20 February 2010

Featured Poet: Jacob Saenz

Bookmark Found in The Works of Walt Whitman

As usual my brother & I are glass-eyed & smiles,

talking about our desire to stop smoking pot

when I decide to pull the book off its shelf.

Before I hand it over I brush some dust

off Whitman’s hat & beard like ash,

finger through pages & find a bookmark

care of the American Cancer Society.

“How appropriate,” I say when I give it to him.

He sees the picture of girl’s face

with cheeks round as apples, eyes dark as tar

looking for a cure for cancer.

The caption under her face reads

Best Tip: Don’t Start.

He laughs, accidentally loses his hit, flips

the bookmark over & reads the fact

that smoking kills more people every year

than car crashes, AIDS, & bloody murders combined.

“If that ain’t a wake up call, I don’t know what is,”

he says as he tightly packs another bowl,

takes a deep puff & exhales

like an ancient dragon’s last breath.

within the lair

the wire the buzz of the joy-

stick in hand winds the heart

to heroic to strike first & hard

with fist or paw

nail or claw into the scaly

sleeping beast on its bed

of gold that glint off our swords

& blind us briefly

unlike those bones piled

high in corners clutching

rubies like hearts our champions

hunt the heads that hide

within the lair the dark behind

sharp teeth of greed & the grip

of a shard of power a share of

a legacy hard to let go of

[the train rumbles]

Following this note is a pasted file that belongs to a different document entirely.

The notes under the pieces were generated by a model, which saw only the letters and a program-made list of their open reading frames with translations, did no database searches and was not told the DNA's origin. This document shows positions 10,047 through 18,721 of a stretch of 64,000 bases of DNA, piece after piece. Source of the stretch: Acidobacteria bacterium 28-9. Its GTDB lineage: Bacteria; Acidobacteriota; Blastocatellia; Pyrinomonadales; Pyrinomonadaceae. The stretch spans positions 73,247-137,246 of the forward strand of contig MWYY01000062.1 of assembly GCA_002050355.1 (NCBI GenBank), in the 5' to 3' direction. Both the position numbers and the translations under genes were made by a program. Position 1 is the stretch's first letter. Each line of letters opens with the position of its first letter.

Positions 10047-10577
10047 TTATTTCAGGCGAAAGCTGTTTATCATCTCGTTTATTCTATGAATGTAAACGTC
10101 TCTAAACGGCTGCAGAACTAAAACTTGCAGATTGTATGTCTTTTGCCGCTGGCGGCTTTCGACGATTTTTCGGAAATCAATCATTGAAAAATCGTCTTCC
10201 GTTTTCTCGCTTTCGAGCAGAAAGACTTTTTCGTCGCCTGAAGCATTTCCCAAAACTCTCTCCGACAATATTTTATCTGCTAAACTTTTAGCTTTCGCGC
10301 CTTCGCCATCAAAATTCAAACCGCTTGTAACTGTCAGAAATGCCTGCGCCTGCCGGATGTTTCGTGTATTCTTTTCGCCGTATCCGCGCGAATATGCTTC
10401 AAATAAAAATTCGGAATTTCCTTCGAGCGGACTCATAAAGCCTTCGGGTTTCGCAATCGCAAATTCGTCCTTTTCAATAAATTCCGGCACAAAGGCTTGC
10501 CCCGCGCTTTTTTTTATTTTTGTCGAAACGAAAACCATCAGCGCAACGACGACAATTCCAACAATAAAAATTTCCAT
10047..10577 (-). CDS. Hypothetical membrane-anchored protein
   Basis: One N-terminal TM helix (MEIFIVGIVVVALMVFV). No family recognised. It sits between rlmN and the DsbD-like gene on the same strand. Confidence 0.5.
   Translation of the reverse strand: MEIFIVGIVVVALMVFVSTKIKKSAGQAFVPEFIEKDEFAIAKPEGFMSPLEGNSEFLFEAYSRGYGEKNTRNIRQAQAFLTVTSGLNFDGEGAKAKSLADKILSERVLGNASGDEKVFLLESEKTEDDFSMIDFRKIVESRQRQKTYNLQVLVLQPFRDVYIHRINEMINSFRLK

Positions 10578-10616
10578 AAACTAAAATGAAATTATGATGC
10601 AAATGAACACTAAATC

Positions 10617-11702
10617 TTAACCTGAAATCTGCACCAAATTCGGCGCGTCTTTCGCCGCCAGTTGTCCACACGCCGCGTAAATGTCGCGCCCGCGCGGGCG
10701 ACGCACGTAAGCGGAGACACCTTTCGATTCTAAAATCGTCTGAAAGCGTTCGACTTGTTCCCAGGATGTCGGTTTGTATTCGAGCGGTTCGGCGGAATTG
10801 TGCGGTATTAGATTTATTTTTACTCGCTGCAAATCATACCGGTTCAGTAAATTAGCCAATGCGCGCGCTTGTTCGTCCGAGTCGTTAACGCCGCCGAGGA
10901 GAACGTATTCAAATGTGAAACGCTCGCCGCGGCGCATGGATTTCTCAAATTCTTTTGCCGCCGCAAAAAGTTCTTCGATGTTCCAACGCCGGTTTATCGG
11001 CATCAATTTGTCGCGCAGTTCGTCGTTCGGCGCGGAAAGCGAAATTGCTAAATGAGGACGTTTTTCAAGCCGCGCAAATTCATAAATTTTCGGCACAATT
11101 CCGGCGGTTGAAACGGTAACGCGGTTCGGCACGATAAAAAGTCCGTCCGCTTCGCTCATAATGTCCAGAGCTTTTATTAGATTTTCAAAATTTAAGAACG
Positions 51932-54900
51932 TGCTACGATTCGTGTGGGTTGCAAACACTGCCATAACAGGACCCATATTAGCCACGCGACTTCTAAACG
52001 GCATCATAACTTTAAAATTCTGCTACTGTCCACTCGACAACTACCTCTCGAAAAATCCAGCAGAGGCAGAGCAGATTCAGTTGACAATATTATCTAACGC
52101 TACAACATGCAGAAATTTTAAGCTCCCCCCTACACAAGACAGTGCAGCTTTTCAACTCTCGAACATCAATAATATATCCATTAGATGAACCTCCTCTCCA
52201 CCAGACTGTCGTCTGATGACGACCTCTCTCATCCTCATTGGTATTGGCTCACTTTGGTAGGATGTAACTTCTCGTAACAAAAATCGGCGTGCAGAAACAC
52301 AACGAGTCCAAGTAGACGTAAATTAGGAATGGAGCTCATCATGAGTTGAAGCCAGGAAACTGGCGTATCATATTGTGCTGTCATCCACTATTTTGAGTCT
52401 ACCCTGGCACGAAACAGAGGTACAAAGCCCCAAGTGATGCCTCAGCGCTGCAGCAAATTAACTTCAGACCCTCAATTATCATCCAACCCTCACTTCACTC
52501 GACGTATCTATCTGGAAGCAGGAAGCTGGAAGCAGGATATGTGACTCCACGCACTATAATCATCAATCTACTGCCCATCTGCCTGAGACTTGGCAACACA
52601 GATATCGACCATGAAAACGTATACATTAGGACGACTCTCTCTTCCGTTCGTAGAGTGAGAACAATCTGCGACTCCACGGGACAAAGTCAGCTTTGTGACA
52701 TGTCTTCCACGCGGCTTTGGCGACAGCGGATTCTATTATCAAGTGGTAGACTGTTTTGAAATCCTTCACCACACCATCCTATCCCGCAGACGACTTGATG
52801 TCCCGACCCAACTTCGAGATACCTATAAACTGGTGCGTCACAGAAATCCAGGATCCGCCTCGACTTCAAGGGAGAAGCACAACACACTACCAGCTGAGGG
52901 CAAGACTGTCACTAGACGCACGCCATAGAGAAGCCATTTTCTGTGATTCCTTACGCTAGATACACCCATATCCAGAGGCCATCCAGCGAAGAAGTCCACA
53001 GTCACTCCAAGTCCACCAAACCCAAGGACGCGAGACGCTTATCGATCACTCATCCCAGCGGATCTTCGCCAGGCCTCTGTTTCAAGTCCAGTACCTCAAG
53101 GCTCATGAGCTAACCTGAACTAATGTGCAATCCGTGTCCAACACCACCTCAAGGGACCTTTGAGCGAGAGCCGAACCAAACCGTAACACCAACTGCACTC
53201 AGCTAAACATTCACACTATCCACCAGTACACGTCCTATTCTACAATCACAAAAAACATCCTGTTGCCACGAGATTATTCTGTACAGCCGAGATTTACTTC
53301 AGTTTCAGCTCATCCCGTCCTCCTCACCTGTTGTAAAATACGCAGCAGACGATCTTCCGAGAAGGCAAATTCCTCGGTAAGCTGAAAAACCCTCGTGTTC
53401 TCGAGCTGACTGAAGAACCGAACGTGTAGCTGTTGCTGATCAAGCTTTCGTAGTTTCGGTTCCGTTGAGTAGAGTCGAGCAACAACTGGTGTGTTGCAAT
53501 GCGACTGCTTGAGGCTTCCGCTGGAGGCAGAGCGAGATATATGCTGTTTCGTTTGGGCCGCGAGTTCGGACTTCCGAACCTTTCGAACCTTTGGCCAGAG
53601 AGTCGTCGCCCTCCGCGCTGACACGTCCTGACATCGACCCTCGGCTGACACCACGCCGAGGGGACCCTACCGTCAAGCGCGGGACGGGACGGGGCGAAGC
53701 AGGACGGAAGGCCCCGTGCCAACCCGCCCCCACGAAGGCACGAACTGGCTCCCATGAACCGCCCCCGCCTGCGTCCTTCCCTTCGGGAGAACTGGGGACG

the train rumbles

as if on a road eroded

w/potholes & sewer tops

not paved even & smooth

the swerve of curves & bumps

lumps our bodies together

packed from front to back

over tracks cracked & rusted

the rush to get home trusted

to rails too old to hold the weight

of our bodies as we wait to move

beyond this standstill & will

the pols to find the funds

to keep fares fair enough

for families just trying

to make it home

Memorial Day at Coney Island

The beach is littered w/towels

& toys, girls & boys screaming

in the water & the lifeguard

whistling at those too far out.

The Marines pull up in a Hummer

(red like blood that’s shed)

& in fatigues & boots they set up

a booth to test & challenge the youth

to pull-ups: a build up of the corps

in front of a crowd chanting

numbers as one shirtless teen

struggles to reach twenty.

On the pier we sit near rows

of fishing rods that lean on rails

& the men who wait for a jerk

to work the reel & pull in a good

catch: a fish that flops on the wood

wet & white & silver in sunlight,

a fish that sells on the sly

wrapped in a black plastic bag.

The crabs caught get their legs

torn off by bare brown hands

that crack open their casing easy

as eggs so the meat shines through

the muddy shell & the steel cage

they’re placed in as we watch

& taste the two dollar beer

we bought out of a backpack,

a savings of a few bucks

from the cups sold on the walk

& just as cold to chill the sun

beating & burning our backs.

Jacob Saenz is a graduate of Columbia College Chicago where he served as an editor for the Columbia Poetry Review. His work has appeared in RHINO, Inkstains, Buffalo Carp, Paramanu Pentaquark and Poetry. He has been nominated for an Illinois Arts Council Literary Award. He works at a library.

© Copyright 2010 Jacob Saenz